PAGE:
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  1. I actually agree with you completely that the entrance fee to the Met is not, relatively, high at all. But there are some ancillary issues that affect how we view this. For one thing, in the past it was generally true that entry to most museums was free. (I’m pretty sure that when I started to go to the Met, it was free. On the other hand, I have a dim recollection of going to MOMA around that time and paying something to enter.) But the recollection that museums were once free, and the knowledge that the Met is supposed to be free, do play into our attitudes about how much it now costs. Second, the Met gets a lot of support from the city already, so taxpayers (if not visitors from elsewhere) are already paying a certain amount for the Met. Third, the Met is an educational museum; the entry fee (even a small one) automatically screens out the very people who might wander in for free and have a life-changing experience. Fourth, the Met holds art in trust for the public; in at least some sense, the art already belongs to the public. (I know that actual ownership is a knotty question.) Plus, the Met is not the only game in town. I believe that every single NY museum has an entry fee, and those entry fees–even for just one individual–add up. I agree that the cost, relative to other costs is not high, but going to a museum (where art is held in trust for the public) is different from paying for a movie ticket or a sporting event. Just for the record, I am a member of about 5 or 6 museums in NYC; it’s my passion. I love museums; I want everyone to go as often as possible.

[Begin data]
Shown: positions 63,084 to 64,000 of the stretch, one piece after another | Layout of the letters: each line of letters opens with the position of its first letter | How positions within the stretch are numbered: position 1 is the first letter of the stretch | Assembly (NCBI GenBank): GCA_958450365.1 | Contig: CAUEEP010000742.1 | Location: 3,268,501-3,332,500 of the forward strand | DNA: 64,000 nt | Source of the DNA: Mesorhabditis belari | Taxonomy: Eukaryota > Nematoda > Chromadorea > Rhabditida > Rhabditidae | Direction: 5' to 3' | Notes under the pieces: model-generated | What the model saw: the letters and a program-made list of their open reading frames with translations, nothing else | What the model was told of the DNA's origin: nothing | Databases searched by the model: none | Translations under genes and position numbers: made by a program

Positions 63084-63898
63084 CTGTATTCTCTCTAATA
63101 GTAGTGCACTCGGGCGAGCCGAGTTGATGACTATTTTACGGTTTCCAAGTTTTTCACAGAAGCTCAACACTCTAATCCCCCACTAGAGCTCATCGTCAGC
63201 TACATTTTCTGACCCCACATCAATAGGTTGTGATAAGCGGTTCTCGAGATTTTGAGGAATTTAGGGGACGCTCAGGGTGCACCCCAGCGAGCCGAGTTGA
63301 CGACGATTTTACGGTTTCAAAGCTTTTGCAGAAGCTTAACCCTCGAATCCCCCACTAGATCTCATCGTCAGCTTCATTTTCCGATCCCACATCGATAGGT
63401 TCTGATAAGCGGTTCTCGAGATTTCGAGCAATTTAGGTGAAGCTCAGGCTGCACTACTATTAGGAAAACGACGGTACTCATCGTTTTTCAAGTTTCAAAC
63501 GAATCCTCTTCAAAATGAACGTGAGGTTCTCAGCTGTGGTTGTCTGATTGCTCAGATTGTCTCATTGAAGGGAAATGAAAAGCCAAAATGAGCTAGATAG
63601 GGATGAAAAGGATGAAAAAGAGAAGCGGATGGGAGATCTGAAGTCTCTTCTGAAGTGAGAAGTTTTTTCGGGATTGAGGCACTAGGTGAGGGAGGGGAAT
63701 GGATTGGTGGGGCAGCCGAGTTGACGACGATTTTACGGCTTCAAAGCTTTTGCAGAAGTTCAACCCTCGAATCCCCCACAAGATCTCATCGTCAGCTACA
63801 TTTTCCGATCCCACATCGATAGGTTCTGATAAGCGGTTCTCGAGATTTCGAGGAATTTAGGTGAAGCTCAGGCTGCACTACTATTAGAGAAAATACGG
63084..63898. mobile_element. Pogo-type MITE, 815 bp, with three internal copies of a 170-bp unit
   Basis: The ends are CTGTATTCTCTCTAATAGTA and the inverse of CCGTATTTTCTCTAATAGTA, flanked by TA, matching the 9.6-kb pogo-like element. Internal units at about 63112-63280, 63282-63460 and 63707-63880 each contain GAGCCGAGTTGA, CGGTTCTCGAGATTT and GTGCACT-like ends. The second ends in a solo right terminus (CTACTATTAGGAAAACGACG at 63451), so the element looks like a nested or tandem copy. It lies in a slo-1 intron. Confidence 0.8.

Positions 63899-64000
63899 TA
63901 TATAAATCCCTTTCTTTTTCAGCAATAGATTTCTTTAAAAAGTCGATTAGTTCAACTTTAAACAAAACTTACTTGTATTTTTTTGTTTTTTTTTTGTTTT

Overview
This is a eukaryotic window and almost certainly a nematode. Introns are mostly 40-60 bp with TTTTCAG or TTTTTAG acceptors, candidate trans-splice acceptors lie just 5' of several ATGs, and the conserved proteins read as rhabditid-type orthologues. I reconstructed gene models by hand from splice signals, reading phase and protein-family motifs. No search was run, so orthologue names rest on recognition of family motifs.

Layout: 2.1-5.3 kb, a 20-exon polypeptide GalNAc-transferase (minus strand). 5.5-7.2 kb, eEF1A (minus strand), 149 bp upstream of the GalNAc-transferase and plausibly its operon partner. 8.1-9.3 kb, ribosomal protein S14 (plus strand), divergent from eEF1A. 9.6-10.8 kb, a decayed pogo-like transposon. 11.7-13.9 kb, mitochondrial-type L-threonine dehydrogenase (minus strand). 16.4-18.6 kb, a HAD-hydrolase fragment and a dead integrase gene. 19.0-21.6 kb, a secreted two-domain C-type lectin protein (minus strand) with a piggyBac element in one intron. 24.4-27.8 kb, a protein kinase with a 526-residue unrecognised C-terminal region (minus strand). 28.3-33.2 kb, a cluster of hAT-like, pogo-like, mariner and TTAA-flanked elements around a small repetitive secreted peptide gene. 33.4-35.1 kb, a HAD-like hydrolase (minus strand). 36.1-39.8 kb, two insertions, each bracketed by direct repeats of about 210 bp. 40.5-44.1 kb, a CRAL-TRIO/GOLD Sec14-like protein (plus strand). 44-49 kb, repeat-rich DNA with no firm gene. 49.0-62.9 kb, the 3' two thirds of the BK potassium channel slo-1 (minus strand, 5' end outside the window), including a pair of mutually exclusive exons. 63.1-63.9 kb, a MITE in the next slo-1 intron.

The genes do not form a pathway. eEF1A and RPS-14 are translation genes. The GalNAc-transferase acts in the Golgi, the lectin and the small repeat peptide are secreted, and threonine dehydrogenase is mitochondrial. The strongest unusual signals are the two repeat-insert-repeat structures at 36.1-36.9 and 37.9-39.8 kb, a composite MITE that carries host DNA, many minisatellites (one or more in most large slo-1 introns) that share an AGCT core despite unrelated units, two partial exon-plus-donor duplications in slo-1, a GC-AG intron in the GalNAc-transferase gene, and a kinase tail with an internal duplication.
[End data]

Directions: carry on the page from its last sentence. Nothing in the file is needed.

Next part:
2. You make an interesting point but I think you miss the bigger picture: the high admission fees charged by museums don’t reflect the high value that we, as a society, place on art; they cheapen it. Libraries are free because we consider access to books and other information essential to meaningful citizenship in our society. If the Met were to raise it entrance fees (suggested, recommended or otherwise) to $50, it would show that we just don’t give a damn about art altogether.

    • It depends on whether the organization can function at a decent level (i.e. quality of its offerings and salaries paid to artists and staff) on those revenues.

      Frankly, I would rather pay MORE instead of having ticket prices axed and musician salaries slashed because the talking point is “we don’t have a revenue problem, we have an expense problem”. And I do feel that, in some cases, lowered prices lead to devaluation of the “product” in the minds of the purchasers.